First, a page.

Search marketing agencies and professionals exist mainly to do two things – one, manage digital programs with a specialized set of knowledge and experience. Second, just as important but highly underrated, is the ability to tell their bosses, clients, or stakeholders what the hell all of those numbers mean.

Parallel that with Data, the lovable (or annoying, depending on your taste) android from Star Trek: The Next Generation. While one of the most intelligent crew members, a major portion of his character arc is spent attempting to become more human. To learn to socialize, to experience emotions, and to communicate to his peers in a way that allows him to be part of the group. This quest makes a point for us – that knowledge is powerful, but is not the defining factor in human communication.

Pretty good with Pivot Tables.

Yet in our industry, our communications are always focused on the numbers. In fact, every new platform or technology focuses more and more on data. More data. Better data. More analytics options. But rarely, if ever, is the data ever made more human. And it’s time that changed.


Right Brain vs. Left Brain

Take a look at the following articles, both of which report on the safety and efficacy of a made-up clinical drug.


In a controlled study at Chicago Memorial Hospital, Drug A is blamed for causing the deaths of three young women during the clinical trials. The girls were participants in the experimental group of 125,000 participants, and were all under the age of 24. Participants ranged in age group, ethnicity, education level, sexual orientation, and income.


In a controlled study of Drug B at Chicago Memorial Hospital, over 99.997% of the participants in the trial experienced none of the potential side effects, which included headaches, nausea, vomiting, and in severe cases, heart failure. The drug has proved to be an effective treatment against Condition XYZ and is set for a market rollout of 2015.

Notice anything? In each case, the data is the same. Three people out of 125,000 equals .0024%. Yet, most people skip over the math, even if they understand it, and react with immediate judgment based on the headlines.

So how does this relate to search? Imagine your next QBR takes one of the following paths:


Impressions are down year over year by 20%, even though CTR and Conversion Rates were up by 15% each. Campaign performance in Q3 was off by 30% of ROAS goal of $200,000. This is over the 25% threshold defined in Q2; recommend pulling out of project.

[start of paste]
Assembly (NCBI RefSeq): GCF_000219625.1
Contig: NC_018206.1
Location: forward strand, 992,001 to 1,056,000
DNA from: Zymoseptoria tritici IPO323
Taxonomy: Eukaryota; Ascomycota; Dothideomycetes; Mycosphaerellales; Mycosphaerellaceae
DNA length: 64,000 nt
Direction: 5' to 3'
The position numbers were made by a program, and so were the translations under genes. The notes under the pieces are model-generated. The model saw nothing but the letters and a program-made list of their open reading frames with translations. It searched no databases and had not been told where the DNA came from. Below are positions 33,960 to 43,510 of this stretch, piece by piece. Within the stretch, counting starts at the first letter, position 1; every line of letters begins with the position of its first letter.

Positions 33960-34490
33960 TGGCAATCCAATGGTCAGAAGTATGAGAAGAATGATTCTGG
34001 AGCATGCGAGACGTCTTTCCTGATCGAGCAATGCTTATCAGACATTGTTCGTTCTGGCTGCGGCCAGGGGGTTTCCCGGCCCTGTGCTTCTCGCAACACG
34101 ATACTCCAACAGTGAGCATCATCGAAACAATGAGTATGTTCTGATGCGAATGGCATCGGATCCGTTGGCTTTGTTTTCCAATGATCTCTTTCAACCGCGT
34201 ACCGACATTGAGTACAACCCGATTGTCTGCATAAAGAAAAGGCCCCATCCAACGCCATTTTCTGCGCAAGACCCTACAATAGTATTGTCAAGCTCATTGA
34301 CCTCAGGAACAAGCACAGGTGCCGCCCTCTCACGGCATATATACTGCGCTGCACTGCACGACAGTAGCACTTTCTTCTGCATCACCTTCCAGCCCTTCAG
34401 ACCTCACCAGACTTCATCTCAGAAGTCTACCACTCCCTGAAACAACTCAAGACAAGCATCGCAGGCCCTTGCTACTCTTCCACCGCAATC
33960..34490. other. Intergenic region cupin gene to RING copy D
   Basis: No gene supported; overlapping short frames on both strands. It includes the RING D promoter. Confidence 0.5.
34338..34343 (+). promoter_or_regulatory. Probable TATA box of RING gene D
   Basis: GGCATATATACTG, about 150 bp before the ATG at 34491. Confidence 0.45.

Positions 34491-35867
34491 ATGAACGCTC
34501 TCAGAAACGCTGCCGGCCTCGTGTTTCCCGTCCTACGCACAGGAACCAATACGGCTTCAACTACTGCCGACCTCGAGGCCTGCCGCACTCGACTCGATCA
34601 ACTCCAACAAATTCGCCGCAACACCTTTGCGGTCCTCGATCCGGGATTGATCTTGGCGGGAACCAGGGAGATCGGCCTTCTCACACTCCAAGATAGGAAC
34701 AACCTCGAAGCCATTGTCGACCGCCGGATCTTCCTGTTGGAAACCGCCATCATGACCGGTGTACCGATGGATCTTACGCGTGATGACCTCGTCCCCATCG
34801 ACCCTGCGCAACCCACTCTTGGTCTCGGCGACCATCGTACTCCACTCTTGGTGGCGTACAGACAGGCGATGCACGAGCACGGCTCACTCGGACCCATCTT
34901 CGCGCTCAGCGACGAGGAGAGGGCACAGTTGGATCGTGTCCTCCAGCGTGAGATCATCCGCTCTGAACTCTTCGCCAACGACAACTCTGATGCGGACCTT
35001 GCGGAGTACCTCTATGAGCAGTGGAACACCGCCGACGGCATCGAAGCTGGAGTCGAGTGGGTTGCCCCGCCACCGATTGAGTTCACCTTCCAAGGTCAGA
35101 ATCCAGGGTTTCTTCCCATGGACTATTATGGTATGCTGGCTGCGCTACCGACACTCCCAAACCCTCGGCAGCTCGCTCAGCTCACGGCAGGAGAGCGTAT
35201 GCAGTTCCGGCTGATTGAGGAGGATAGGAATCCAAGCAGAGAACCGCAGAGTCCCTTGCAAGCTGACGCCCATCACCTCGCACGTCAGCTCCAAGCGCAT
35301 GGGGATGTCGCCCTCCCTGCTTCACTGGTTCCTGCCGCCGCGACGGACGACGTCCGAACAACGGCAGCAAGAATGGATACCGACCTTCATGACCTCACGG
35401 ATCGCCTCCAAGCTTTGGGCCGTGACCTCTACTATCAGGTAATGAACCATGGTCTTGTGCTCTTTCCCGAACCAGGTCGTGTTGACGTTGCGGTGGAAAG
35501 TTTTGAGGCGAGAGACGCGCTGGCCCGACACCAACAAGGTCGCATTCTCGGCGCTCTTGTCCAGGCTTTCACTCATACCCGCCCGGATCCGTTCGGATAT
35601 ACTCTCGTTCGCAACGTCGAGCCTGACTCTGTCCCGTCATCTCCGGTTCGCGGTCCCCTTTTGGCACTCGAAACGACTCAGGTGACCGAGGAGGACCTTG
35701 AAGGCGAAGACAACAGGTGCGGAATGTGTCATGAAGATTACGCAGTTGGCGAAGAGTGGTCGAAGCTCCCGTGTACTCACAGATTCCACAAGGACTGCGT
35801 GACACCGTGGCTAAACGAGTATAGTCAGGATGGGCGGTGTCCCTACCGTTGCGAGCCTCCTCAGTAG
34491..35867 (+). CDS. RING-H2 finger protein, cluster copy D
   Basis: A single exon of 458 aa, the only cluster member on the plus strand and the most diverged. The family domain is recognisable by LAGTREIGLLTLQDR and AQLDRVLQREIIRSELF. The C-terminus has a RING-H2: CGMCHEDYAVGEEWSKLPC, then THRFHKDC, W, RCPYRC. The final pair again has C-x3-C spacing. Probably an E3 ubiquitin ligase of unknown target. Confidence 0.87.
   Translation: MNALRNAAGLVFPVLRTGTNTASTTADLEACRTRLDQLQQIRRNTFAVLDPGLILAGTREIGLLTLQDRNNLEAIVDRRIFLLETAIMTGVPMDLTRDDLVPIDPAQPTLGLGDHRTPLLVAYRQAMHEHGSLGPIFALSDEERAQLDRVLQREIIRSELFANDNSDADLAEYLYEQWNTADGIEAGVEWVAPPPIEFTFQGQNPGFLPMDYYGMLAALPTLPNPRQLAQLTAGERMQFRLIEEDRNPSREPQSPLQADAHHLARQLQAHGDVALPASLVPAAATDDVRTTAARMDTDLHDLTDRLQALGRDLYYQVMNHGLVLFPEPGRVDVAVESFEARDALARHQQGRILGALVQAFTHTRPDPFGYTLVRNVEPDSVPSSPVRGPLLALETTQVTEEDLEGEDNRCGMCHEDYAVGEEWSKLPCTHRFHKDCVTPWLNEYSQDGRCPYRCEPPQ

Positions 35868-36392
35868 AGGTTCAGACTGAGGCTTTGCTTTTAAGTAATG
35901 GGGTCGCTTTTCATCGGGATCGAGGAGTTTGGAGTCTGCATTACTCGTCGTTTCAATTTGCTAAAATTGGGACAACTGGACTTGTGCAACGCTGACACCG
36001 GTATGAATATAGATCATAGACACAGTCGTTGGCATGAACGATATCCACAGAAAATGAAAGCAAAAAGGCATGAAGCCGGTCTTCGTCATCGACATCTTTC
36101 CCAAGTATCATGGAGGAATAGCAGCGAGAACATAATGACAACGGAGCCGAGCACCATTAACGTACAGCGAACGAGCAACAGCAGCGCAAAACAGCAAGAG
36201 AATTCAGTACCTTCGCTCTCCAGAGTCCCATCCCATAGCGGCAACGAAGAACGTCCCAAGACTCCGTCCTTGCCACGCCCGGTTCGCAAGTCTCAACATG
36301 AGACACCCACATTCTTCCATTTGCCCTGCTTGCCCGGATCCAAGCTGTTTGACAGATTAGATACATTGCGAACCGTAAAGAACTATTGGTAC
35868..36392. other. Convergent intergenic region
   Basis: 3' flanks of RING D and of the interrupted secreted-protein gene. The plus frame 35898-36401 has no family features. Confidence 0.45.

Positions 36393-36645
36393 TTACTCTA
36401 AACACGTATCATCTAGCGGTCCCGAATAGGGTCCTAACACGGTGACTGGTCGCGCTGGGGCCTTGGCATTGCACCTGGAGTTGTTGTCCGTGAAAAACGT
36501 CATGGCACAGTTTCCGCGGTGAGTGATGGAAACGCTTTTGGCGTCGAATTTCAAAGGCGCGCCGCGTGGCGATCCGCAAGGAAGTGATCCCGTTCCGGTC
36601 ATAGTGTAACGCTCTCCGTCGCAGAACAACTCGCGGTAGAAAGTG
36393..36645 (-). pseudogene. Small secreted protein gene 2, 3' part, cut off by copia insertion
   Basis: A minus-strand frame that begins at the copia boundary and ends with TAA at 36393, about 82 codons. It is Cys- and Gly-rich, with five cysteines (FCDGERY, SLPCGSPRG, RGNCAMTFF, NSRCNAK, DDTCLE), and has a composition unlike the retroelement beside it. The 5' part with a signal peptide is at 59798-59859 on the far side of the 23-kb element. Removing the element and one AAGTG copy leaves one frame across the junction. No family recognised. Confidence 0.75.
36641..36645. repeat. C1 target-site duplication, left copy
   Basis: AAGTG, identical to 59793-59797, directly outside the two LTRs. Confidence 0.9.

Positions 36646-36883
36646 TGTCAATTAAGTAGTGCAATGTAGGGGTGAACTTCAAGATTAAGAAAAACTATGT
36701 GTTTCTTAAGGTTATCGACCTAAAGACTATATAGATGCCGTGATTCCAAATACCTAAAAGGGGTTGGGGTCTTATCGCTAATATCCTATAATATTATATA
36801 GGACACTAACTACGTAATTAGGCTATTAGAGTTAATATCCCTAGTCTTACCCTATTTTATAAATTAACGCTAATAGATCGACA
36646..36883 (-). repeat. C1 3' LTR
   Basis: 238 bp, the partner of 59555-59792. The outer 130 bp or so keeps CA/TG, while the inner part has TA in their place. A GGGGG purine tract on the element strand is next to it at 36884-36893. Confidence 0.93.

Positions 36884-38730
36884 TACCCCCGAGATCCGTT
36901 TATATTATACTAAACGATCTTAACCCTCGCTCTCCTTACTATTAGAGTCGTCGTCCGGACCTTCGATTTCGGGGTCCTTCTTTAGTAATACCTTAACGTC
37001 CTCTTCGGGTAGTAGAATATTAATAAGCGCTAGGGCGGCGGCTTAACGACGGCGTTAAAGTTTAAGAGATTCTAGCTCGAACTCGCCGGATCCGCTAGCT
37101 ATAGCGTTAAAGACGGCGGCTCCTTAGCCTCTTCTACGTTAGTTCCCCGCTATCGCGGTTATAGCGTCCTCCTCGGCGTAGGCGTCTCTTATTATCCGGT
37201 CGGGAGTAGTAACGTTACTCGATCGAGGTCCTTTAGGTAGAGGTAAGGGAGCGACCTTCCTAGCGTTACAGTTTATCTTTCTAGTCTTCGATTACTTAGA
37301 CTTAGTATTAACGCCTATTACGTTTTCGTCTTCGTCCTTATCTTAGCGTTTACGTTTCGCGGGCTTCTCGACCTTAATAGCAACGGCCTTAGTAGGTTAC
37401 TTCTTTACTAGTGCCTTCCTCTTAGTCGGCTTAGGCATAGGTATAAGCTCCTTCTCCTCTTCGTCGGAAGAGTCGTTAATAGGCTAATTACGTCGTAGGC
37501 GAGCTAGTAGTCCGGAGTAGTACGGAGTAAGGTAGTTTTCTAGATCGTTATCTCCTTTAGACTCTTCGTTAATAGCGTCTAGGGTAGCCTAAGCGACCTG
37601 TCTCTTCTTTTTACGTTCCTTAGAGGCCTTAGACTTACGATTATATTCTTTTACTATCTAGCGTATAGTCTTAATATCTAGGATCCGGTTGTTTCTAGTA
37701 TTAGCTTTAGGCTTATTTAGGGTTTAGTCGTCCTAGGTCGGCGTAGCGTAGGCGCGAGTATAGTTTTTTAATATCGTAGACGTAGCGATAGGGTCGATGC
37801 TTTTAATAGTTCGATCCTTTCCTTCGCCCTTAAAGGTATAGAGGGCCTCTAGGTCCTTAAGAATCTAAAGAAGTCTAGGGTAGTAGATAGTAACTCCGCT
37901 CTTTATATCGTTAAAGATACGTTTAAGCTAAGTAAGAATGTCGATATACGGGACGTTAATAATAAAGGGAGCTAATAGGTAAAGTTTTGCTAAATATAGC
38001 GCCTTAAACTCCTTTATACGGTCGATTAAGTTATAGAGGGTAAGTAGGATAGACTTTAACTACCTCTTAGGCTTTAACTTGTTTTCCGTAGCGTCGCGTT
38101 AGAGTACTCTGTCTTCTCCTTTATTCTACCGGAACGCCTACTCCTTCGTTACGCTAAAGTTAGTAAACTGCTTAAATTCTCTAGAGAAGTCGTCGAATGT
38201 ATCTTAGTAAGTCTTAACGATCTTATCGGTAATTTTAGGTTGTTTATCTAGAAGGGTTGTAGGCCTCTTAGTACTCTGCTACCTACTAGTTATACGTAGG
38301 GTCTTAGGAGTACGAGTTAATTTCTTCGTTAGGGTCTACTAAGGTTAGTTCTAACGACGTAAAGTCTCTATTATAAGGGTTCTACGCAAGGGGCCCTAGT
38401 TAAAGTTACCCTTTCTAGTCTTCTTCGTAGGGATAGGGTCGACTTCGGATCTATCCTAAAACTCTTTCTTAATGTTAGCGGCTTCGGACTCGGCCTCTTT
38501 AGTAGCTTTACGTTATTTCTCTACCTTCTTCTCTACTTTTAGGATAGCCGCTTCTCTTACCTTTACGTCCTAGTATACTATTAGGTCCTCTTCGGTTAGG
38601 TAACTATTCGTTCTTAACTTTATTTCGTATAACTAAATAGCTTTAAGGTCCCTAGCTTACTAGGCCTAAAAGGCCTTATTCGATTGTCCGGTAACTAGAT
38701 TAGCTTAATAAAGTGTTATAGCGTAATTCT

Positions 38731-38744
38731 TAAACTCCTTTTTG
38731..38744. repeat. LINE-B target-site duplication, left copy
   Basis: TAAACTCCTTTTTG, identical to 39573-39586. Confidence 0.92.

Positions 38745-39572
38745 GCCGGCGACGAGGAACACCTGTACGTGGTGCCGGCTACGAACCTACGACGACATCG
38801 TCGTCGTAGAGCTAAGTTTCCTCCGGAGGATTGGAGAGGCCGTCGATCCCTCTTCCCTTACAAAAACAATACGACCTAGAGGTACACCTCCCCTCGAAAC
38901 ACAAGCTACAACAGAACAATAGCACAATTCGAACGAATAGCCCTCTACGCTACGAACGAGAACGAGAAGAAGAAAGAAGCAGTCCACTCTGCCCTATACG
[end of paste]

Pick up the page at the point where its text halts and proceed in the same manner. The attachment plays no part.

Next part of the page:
Although total impressions are down year over year by 20%, CTR and Conversion Rates have increased by 15%. Campaign performance in Q3 was 70% to target ROAS, generating a return of $140,000 during the Quarter. Recommend revising forecasts to account for consumer index data both market-wide and vertical-specific.

Again – same data, but the headline directly influences how you interpret that data. So why, with all of our logic and intelligence, are we still impacted by something as simple as semantics? Evolution, of course.


Planet of the Apes

Assuming you believe in evolution (although a few episodes of certain reality shows may rid you of that notion), the human race is currently believed by scientists to only be about 300,000 years old.

Meanwhile, the science of statistics is less than 300 years old, advanced mathematics is less than 3,000 years old, and the earliest known human drawing is less than 40,000 years old – the point at which we began to understand symbolic concepts. Language, however, is millions of years old. Even our genetic cousins, the apes, communicate with each other through body language, grunts, and other primitive language cues.

My, how far we’ve come.

So the older the communication systems we use, the longer it has been ingrained in our brains and the more we understand it on a raw level.


So… how do you make your data more human?

Since your clients, bosses, and stakeholders will never be comfortable without data, you can’t abandon numbers altogether. But, by understanding the role of pictures and language, you can reach a deeper level of understanding that data alone will never demonstrate.

With Data:
While important, data is just the co-star. Numbers are never your real insights– they are what back up and validate your insights. So, when presenting a performance report, don’t just present the data. Present the information, and work in the data as an afterthought.

With Pictures:
When you see a picture, you don’t see the exact placement of several hundred pixels, you see a symbol or a concept that is made up of those pixels. Likewise, use your data points as pixels – zooming out of the individual points to see the intended image. Additionally, whatever we see on a single canvas, digital or physical, our brains interpret as one single item. This is why infographics, dashboards, and summaries are so popular in data-heavy industries like ours. So let your data points paint the picture you need to present.

With Language:
You may speak in statistics, but your audience hears headlines. And if you don’t give them the headline you want, they’ll make up their own, which may conflict with what you’re trying to show them. Preempt that with your headline, and make it quotable, so it can be passed up the ladder and understood easily. If you’re quotable, you’ll be quoted.


So there you go – a few concepts on why and how to make your data a whole lot more human.

It worked!


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